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Health Risks People Do to Their Body

  • By Medical Bulletin 
  • Category: Medical 
  • Comments (0) 

When it comes to taking care of your health, you probably think of your heart, lungs, and guts first. Your weight may even come to mind since fitness is associated with good health. Meanwhile, the parts of your body you can actually see, such as your skin, nails, etc., don’t seem to receive as much attention.

Ironically, many people ignore their external organs when they address their health. While it’s crucial to focus on your internal organs’ health, it’s not a reason to neglect what’s on the outside. After all, many issues inside our bodies can reflect on the outside.

That said, here are the parts of your body you probably should take more care of:

1. Your Teeth

As of 2019, 64.9% of adults aged 18 and over visited the dentist. Among children two to 17 years old, 85.9% visited the dentist. These are impressive figures, as it shows that Americans are conscious about their oral health. But in some states, the numbers are much lower. In Mississippi, for example, only 5.1% saw their dentist.

People avoid the dentist for different reasons, with the common one being fear. If you have had a painful experience with the dentist at least once, you’d be terrified to make another appointment. High costs also cause fear, especially among the uninsured.

But delaying dental visits will only result in worse oral problems, which would be more expensive to treat. Besides, you don’t need a problem visiting the dentist. A regular dental checkup can spot potential signs of issues early on, allowing you to treat it without or without a procedure.

Mouth cancers, bite problems, alignment issues, and tooth decay are some problems dental checkups can detect early. To maximize the benefits of your appointments, go to an orthodontist. They can correct misaligned teeth and perform cosmetic improvements. For example, if you need to get braces but don’t want the traditional metal ones, an orthodontist can give you high-quality Invisalign. They’re removable transparent braces that can give you a perfect smile in no time.

2. Your Skin

Despite the popularity of skincare videos on social media, not enough people — especially men — take care of their skins as they should. Tiege Hanley, the company behind Uncomplicated Skin Care for Men®, revealed that one-third of men aged 18 and above don’t wash their faces daily. Worse, 63% of men do not regularly use a facial cleanser, and 11% haven’t even tried it.

Skipping face washes can result in a buildup of bacteria in your face. Your pores will clog, making acne more likely to develop. Using the wrong kind of facial cleanser, on the other hand, can trigger allergic reactions and not wash away all the grime from your face.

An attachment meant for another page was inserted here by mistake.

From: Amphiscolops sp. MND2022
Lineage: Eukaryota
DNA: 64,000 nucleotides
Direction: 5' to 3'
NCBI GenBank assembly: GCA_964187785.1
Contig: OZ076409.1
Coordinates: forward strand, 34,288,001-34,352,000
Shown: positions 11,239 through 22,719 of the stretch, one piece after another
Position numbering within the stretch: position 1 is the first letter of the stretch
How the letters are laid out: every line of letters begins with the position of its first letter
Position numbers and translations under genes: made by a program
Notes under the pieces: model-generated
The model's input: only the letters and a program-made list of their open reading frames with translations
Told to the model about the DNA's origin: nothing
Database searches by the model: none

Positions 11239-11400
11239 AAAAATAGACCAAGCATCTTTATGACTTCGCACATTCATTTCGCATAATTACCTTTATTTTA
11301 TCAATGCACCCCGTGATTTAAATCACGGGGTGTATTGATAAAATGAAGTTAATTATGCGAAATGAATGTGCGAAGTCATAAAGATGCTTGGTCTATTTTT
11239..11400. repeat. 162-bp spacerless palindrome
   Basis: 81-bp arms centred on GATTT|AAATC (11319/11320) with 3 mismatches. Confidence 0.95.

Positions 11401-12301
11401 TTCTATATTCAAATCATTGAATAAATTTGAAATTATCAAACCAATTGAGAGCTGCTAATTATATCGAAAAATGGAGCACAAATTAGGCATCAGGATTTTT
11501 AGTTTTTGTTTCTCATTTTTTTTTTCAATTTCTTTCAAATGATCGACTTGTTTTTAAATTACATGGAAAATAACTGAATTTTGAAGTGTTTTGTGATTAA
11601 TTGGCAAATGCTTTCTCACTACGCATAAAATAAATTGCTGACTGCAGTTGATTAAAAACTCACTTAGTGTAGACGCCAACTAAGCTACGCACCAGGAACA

Tiege Hanley also found that 80% of men have no idea that using skincare products formulated for their gender will give them better results. While women’s products may work on men, women’s and men’s skins have physiological differences. Men produce more collagen and sebum than women, so they require products that can balance out those components.

3. Your Nails

nails

Many people abuse their nails by biting them, applying too much nail polish, or growing them out too long. Nail-biting may soothe stress and anxiety, but it increases risk of infection. Plus, the continuous stress your jaw experiences while biting your nails can result in temporomandibular joint (TMJ) disorder.

Nail polish, though not unhealthy in itself, usually comes with manicure procedures that involve removing the cuticles and hangnails. If you want cleaner-looking nails, use a nail oil or hand cream instead of having your cuticles and hangnails removed. Those parts of your nails protect you from infection, so they shouldn’t be taken off.

Lastly, avoid growing your nails too long, because it becomes brittle and exposed to bacteria. Good nail hygiene recommends that you keep your nails trimmed, cleaned, and moisturized all the time.

4. Your Reproductive Organs

Even though protection is widely available, many people still practice unsafe intercourse. In the U.S., 65.5% of adults practice it, while it’s 55.1% around Europe. Unsafe or unprotected intercourse increases your risk for sexually-transmitted infections (STIs), HIV, and AIDS.

But even so, not all kinds of protection can prevent STIs. IUD, for example, only reduce chances of pregnancy but don’t stop STIs from affecting you or your partner. The only protection that can prevent both pregnancy and STIs is a latex condom. Staying in monogamous relationships or abstaining are also effective ways to prevent STIs, HIV, and AIDS.

Don’t take your good health for granted. If you want to live a healthy lifestyle, take care of your body inside and out. Your risks for disease will lower down significantly as a result.